While the culinary treasures featured in my cover story would be wonderful to find under the Christmas tree, here are a few gift ideas that have caught my eye with more modest price tags.
Wayne Laugesen, The Gazette's editorial page editor, gifted me with a colorful bag of Temblor Coffee beans. The coffee is from the highlands of Guatemala, imported by Denver-based Peter Miller, a friend of Laugesen.
Miller was traveling in Guatemala where he went on a tour of a finca de cafe (coffee farm) and became hooked on the coffee.
"Now I'm proud to introduce Temblor, a slightly earthshaking blend of gourmet organic coffee grown on the slopes of the Moyuta Volcano near the Guatemalan border with El Salvador," he writes in his blog, thelostgringo.com/blog.
He pays the cafetal directly that pays the farmers who tend the coffee plants a fair wage to help the families. The coffee beans are packaged in colorful Mayan textile bags.
"The cafetal's Mayan textile bags not only look cool and make great general purpose bags and gift bags, they also support the native weaving industry," he says. "The cafetal supports around four weaving families at a time and is pleased to promote a craft that is of great cultural and historical significance in Guatemala."
The darkly roasted beans have a full-bodied taste with notes of spice, cinnamon and chocolate, and no bitter aftertaste. Each bag costs $12.50 and can be ordered online at thelostgringo.com/shop. Or you can meet Miller in person at The NEAT Market, 1031 33rd St. in Denver, a pop-up vegan market that is open the third Sunday of the month. The next market is 11 a.m. to 3 p.m. Dec. 15.
Helen Eppley, matriarch at Sparrow Hawk cookery shop, 120 N. Tejon St., tipped me off about a Colorado College student, Francisco Castro, who brings beautifully embroidered linens from his home country of Ecuador. Sam Eppley, Helen's son and owner of the culinary store, was impressed with the lovely tea towels and other linens and immediately agreed to stock them at his store.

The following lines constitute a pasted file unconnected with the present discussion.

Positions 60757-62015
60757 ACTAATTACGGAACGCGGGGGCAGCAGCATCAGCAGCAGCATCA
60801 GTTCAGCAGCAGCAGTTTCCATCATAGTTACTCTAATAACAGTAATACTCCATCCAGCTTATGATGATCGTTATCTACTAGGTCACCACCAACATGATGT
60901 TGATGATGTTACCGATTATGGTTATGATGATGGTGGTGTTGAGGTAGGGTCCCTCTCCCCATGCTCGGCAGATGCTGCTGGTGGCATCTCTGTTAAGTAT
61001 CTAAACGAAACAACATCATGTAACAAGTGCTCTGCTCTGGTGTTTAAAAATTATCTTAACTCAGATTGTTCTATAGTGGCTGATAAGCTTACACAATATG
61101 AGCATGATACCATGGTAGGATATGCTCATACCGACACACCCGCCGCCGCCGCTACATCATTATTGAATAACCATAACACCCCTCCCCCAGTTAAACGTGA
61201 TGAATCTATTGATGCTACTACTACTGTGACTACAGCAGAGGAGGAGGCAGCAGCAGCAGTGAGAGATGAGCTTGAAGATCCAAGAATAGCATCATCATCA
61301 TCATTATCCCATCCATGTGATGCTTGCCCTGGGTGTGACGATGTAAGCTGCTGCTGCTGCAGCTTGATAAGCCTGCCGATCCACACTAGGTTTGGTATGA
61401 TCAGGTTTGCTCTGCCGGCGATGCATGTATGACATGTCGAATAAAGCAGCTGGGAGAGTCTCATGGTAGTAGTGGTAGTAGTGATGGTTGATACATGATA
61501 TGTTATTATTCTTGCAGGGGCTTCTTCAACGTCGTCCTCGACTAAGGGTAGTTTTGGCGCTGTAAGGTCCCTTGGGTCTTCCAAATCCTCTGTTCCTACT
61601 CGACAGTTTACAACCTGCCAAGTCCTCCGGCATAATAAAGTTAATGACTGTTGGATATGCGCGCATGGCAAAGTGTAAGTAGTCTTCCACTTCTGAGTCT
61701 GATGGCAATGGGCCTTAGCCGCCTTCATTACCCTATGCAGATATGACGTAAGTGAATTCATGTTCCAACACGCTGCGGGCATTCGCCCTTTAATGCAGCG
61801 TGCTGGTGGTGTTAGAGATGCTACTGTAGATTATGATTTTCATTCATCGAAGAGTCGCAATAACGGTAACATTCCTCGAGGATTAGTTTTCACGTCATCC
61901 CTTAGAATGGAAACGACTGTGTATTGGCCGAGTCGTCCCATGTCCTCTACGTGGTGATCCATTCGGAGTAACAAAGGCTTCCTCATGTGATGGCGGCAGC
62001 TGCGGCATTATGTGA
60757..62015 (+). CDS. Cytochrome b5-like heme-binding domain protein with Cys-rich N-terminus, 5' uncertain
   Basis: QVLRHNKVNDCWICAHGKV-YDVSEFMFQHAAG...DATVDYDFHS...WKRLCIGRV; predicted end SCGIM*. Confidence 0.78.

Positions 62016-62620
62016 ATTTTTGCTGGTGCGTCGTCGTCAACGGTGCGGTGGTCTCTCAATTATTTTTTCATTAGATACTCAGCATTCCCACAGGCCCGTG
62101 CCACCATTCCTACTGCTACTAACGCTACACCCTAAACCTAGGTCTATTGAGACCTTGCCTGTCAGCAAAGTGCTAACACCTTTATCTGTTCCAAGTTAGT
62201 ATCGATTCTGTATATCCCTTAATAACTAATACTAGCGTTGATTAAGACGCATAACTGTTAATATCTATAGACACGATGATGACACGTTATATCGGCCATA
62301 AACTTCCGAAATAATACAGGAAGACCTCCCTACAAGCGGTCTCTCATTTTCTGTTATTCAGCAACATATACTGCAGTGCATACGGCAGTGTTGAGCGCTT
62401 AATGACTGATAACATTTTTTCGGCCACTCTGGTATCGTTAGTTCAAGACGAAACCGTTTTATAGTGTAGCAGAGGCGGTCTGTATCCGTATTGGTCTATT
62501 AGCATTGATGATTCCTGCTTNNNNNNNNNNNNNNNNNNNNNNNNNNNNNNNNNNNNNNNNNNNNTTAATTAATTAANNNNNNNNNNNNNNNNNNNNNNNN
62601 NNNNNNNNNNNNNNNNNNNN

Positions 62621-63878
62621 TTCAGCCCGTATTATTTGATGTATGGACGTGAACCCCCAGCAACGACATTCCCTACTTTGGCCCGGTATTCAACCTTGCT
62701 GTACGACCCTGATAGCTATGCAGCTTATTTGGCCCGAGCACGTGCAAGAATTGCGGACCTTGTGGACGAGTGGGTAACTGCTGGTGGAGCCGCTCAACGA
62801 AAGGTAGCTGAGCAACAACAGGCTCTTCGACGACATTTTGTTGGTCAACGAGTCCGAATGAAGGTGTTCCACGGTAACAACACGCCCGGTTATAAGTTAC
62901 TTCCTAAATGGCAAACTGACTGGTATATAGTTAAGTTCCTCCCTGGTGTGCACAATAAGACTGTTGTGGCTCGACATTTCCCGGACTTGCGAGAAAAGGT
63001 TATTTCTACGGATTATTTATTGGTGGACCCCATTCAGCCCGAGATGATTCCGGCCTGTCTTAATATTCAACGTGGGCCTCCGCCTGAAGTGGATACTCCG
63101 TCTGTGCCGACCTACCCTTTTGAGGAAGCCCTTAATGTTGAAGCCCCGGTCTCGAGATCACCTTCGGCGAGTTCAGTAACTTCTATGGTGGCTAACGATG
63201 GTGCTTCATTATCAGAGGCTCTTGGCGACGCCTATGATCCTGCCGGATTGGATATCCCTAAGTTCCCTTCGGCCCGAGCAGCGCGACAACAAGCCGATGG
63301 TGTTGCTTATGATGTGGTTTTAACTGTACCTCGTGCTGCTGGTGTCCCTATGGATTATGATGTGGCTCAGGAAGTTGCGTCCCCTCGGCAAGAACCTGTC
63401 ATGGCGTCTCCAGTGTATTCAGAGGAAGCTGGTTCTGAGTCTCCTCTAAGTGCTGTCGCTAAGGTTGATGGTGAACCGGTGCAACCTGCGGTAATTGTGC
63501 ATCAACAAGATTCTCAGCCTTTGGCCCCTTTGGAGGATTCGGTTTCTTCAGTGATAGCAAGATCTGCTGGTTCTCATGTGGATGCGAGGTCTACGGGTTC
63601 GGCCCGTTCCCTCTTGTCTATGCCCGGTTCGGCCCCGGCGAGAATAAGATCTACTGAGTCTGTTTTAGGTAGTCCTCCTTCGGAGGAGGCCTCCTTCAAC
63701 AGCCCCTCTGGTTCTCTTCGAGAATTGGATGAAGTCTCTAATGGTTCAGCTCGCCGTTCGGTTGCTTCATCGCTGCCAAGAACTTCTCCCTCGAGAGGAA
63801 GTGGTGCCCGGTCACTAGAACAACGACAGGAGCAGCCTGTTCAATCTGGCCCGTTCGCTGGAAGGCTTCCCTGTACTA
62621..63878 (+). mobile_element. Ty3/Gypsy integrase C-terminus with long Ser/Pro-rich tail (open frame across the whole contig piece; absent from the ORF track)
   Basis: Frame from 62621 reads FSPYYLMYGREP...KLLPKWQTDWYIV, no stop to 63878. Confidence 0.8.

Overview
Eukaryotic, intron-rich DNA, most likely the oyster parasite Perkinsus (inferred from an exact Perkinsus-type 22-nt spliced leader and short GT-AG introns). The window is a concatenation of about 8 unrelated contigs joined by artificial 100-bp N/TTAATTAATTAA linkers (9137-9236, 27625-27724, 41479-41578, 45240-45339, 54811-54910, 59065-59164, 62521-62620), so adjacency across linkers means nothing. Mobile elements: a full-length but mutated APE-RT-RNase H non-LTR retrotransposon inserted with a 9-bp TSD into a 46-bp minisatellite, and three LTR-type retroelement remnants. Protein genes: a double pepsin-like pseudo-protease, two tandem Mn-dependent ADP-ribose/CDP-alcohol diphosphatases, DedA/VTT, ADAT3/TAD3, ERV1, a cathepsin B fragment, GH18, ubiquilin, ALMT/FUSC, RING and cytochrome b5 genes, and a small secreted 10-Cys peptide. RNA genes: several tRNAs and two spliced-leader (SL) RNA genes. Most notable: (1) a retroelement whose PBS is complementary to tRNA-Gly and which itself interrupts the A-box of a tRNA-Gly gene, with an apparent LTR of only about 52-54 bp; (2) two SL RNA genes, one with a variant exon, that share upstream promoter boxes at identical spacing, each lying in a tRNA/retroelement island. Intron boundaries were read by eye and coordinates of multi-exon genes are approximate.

Castro started Artizan of the Andes. According to the hang tag on one of the towels, "It's a venture to give marginalized artisans the opportunity to pull themselves out of poverty by providing them jobs and a market for their products."
The ladies weave the cloth and make aprons, tea towels and bun warmers. The colors of the yarn used to make the designs are stunning and the artwork precise. The textiles are almost too lovely to use, but they are sturdy and the colors hold up well when washing directions are followed. Cost: tea towel $24.99, apron $39.99 and bun warmer $27.99.
Kathleen Purvis, a former food writer, invented the Chef's Duster, a great little gizmo for sifting dry ingredients. Dust cakes, cookies, brownies, pancakes, waffles, French toast or desserts with confectioners' sugar, cinnamon or cocoa. You can scoop dry ingredients from a canister, snap on the plastic lid and gently squeeze the handle for a fine shower of sweetness. Cost is $24.99 at Sparrow Hawk.
You can thank Eric Viedt, executive chef at the Margarita at PineCreek, for this gift suggestion: Davy Crack It Squirrel Nutcracker.
At a recent cooking class, he could not stop talking about the novel-looking nutcracker that he had picked up. Davy the squirrel is made from heavy-duty cast aluminum and can crack the toughest of nuts. Cost is $21.99 at Sparrow Hawk.
If you like Davy, you might also like a similar-looking nut grinder that is available at Sparrow Hawk for $39.99.
What's the holiday season without a touch of alcohol to warm the spirits? Michael Myers, owner of Distillery 291, 1647 S. Tejon St., has you covered with his DECC - citrus, clove wheskey liqueur. It's a spicy, smooth sipper that is perfect for apr? warm up. Cost is $33.